chroot /mnt/sysimageThat will let you work with the Fedora installation. Hopefully, at this point, you remember where you installed the package and hopefully, you still have an original copy of the source code that you built from. The first thing that I would do is take a look at the originial source code with the more command to find out what instructions they include. To use the more command, which displays text a page-full at a time so that humans can read it, type in:
more <filename>Obviously, you'd replace <filename> with the name of the file that you want to view. So you've navigated over to the original tarball and now you're sitting inside it. Type in:
lsThis will let you view the list of files that reside within the directory that you're currently in. You might want to use the more command that I described earlier to take a look at files like README and INSTALLATION that usually come with every tarball. If they don't give you directions on how to uninstall, then you have to do it yourself. The first thing that you should do is browse over to the place where the tarball was installed. Now, if you can't find this, which is usually the case, you can search for it:
cd /
find -name "<nameofProg>"
Obviously, you'd replace <nameofProg> with whatever you're searching for. It will list a bunch of instances where you can find the file. If there are too many of them and you can't read them, you might want to redirect the output to a file and view that, like this:


cd /
find -name "<nameofProg>" > /tmp/results.txt
more /tmp/results.txt

That should help you read the file much more easily. Once you find where the tarball was installed, change your directory to the place where it was installed and try to see if there is any command there that says uninstall, or something similar. You may try to run it in one of several ways. Let's assume that the uninstall file is called "uninstall". You would first try to run this:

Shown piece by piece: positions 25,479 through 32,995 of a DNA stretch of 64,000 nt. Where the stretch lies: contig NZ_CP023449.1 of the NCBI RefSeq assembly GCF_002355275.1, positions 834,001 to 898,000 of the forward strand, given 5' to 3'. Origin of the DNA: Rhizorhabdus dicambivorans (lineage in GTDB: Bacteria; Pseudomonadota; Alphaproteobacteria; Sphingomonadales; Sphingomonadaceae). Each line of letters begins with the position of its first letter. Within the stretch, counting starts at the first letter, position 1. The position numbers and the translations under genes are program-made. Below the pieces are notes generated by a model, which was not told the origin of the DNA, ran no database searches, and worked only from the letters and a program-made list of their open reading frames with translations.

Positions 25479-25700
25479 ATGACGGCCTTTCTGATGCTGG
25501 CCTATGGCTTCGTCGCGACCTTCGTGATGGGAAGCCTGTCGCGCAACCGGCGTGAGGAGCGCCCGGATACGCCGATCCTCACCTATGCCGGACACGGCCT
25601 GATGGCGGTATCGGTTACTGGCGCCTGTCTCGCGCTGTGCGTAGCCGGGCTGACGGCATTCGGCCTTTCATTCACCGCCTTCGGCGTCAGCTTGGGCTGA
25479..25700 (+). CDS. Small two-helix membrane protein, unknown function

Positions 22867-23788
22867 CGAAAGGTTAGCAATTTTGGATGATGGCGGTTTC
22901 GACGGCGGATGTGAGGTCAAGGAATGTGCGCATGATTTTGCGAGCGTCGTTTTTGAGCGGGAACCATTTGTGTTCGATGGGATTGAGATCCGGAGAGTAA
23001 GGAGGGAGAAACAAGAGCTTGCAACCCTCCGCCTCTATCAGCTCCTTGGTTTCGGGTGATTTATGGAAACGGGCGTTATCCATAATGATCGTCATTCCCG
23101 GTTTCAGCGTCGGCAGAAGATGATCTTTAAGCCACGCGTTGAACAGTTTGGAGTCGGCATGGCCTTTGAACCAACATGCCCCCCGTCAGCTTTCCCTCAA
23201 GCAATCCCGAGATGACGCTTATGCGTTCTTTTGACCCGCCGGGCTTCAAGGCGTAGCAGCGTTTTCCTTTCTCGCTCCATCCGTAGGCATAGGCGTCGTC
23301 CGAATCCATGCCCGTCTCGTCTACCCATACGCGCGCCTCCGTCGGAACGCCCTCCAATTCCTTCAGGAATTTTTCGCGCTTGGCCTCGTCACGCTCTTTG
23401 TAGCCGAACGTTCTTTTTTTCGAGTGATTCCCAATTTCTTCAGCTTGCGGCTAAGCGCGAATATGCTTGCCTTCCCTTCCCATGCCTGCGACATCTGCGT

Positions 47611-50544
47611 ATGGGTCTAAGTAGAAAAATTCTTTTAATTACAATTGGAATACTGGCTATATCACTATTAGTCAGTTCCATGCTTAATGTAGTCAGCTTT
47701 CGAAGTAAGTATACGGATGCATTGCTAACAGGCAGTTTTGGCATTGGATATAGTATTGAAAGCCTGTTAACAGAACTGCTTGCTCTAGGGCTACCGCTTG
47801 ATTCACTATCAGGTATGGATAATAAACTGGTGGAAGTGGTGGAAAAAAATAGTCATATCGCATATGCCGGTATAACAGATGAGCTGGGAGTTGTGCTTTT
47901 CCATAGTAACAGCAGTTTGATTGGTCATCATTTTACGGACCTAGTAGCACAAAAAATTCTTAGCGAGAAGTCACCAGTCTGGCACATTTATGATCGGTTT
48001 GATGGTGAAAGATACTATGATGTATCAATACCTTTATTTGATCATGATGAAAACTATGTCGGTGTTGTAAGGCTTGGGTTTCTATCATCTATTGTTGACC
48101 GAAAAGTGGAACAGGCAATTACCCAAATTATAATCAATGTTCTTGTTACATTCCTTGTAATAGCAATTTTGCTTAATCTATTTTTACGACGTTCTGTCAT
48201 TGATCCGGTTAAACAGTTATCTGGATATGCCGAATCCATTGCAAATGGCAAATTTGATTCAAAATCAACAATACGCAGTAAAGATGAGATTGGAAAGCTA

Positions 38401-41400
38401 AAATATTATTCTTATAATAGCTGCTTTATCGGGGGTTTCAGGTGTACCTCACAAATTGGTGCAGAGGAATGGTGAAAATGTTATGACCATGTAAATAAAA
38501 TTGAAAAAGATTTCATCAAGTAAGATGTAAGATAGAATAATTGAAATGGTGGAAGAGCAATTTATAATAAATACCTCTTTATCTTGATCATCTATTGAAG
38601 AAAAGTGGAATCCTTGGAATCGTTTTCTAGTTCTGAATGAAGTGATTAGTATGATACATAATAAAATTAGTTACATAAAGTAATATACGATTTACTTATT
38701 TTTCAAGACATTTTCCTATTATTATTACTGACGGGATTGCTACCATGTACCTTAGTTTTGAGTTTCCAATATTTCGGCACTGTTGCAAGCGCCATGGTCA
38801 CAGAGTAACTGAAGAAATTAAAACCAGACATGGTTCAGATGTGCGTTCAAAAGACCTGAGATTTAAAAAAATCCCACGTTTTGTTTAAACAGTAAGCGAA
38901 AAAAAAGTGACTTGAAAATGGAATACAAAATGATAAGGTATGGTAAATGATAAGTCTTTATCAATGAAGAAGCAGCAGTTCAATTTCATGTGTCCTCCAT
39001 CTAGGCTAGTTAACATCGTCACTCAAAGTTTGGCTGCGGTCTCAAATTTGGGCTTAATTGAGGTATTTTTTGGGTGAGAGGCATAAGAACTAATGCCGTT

./uninstallAssuming you're in the same directory as the uninstall binary, the program should get uinstalled. This might be a makefile, though, too, which have the capability to build software, install it, and remove it. You might try to type in:
make uninstall. If neither of these two methods work, unzip the very original tarball, build it, install it, and then run:
make uninstallIf all goes well, your software should be uninstalled and you should be able to return to Fedora normally.

Best of luck!

Wiles
10th August 2006, 07:03 PM
thanks!

That did the trick!

rappermas
11th August 2006, 02:46 AM
thanks!

That did the trick!
Someone read my long and complicated and convuluted instructions? And followed them? And they actually WORKED? You're welcome. :D

u-noneinc-s
11th August 2006, 03:09 AM
Someone read my long and complicated and convuluted instructions? And followed them? And they actually WORKED? You're welcome. I was actually going to comment on that long and complicated explaination. Like "I hope you didn't say that all in one breath!" :D Actually, it wasn't "that" complicated. However, I would have never been able to put that in words.